Despite the remarkable success of the technique in the Galápagos, however, victory is not a given. 

A 2012 effort to de-ratify Tetiaroa failed.That effort relied on manual poison distribution, while others have used less efficient and costly helicopter drops. Labor, time, and expense factors in those methods rendered them insufficient to eliminate 100% of rats present. Experts say a single pregnant female surviving such purges will succeed in over-populating an area of 2.47 acres within two years, which is exactly what transpired in 2012.

But tech – and UAV power ­­– have come a long way since that time. 

Back then Island Conservation deployed 35 people to manually spread pellets over 474 acres of Tetiaroa – taking four long months for surviving rats to repopulate. This time a group of just six members will pilot drones across an area five times that large – three islands total – in just two weeks. 

Meanwhile, the Envico Technologies UAV that successfully dropped their 12 kg payloads over Galápagos sites have been upgraded to tote 50 kg of pellets, and will also debut gas-powered engines enabling an hour of flight time. Previous terrain surveys will allow those drones to fly autonomously, while also avoiding the more complex cliff and coastal features of the Polynesian sites.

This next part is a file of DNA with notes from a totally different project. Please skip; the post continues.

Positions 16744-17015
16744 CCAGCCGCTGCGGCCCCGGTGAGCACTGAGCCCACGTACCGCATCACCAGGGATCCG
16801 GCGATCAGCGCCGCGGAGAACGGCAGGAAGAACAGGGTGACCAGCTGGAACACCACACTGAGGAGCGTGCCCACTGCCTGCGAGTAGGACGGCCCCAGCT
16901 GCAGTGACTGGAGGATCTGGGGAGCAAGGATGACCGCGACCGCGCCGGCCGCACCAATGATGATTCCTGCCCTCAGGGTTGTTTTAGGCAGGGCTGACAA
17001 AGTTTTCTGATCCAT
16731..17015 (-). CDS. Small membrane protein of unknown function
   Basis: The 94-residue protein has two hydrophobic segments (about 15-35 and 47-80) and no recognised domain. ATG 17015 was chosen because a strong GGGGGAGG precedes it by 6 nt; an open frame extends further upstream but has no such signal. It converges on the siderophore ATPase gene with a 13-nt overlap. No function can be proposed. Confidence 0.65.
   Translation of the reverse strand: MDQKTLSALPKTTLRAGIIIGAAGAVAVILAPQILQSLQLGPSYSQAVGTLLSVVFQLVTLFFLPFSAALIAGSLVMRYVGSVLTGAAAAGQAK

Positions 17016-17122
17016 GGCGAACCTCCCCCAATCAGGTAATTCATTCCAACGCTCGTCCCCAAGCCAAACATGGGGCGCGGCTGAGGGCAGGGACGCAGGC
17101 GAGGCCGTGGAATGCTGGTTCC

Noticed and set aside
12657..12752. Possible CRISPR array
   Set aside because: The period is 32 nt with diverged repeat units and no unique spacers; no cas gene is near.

It all combines to promise the upcoming effort will be faster, cost effective, and – lovers of green sea turtles hope – more likely to repeat Island Conservation’s drone success eradicating invasive rats on Seymour Norte and Mosquera.

“We’ve been watching drone technology for a number of years with the idea that it can dramatically reduce cost and also democratise island restoration by allowing local experts to be able to fly them using precision automating processes,” David Will, Island Conservation’s innovation program manager, told UK Wired in an excellent story.

Drones and native wildlife vs. invasive rats: something’s gotta give

Despite the brutal consequences the operation will have for rats in paradise, people sympathizing with the targeted critters have stakes of their own in the eradication objective succeeding. Islands make up a mere 5% of Earth’s land mass, but play home to 20% of all plant, bird, and reptile species – and suffer a whopping 75% of all extinction rates.

A leading reason remains the same. 

Rats that arrived aboard human ships raid nests, hunt various wildlife and sea creatures, eat or otherwise decimate certain foliage, and upset delicate island ecosystems. Increased rat populations result over time in lower indigenous species levels, and thus fewer birds to carry seeds from surrounding islands that are often the basis for new growth of ravaged vegetation.

For infested islands to survive, something’s got to give – the obvious solution being drones effectively achieving the eradication of invasive rats.